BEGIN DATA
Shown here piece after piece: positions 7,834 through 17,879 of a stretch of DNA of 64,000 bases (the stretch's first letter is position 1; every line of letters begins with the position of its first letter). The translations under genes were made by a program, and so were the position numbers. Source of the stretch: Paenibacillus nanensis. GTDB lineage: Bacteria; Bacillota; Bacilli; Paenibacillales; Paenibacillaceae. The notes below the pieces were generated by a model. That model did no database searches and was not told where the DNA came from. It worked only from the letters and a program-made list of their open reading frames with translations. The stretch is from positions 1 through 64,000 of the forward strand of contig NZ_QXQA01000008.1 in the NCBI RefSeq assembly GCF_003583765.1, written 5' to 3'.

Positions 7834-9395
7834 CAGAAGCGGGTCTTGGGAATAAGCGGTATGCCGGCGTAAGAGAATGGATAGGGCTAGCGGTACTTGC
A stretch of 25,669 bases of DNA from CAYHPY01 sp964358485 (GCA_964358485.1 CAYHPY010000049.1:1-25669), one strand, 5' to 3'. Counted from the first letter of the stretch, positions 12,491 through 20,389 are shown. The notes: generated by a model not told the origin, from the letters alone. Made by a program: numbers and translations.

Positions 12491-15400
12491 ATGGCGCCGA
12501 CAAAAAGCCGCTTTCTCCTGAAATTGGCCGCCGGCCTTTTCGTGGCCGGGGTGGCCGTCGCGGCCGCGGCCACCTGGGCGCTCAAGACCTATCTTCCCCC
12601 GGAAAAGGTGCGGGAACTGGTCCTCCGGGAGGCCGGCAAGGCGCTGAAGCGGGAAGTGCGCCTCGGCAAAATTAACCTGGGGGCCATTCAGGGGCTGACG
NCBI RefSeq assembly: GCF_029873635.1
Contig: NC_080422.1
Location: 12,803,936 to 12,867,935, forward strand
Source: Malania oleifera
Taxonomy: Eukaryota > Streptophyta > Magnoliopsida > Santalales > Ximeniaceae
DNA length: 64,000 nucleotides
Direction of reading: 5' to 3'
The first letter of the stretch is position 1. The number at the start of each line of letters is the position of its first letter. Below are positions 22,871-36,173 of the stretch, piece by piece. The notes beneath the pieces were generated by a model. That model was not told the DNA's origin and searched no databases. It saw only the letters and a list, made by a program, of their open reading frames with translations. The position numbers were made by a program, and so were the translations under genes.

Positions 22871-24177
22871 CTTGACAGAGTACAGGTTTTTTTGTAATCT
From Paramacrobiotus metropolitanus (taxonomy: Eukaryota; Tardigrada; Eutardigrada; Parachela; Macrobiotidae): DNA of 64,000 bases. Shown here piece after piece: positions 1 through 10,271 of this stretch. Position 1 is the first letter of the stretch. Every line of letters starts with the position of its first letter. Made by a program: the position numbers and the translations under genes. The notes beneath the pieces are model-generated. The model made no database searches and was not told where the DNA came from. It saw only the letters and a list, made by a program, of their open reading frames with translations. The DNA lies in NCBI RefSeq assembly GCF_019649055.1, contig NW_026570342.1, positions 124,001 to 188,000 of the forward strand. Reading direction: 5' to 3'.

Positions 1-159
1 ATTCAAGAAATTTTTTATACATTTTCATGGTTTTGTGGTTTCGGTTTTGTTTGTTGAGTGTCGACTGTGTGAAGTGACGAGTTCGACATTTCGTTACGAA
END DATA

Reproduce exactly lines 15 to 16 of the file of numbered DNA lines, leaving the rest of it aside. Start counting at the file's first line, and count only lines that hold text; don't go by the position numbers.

Direction of reading: 5' to 3'
The first letter of the stretch is position 1. The number at the start of each line of letters is the position of its first letter. Below are positions 22,871-36,173 of the stretch, piece by piece. The notes beneath the pieces were generated by a model. That model was not told the DNA's origin and searched no databases. It saw only the letters and a list, made by a program, of their open reading frames with translations. The position numbers were made by a program, and so were the translations under genes.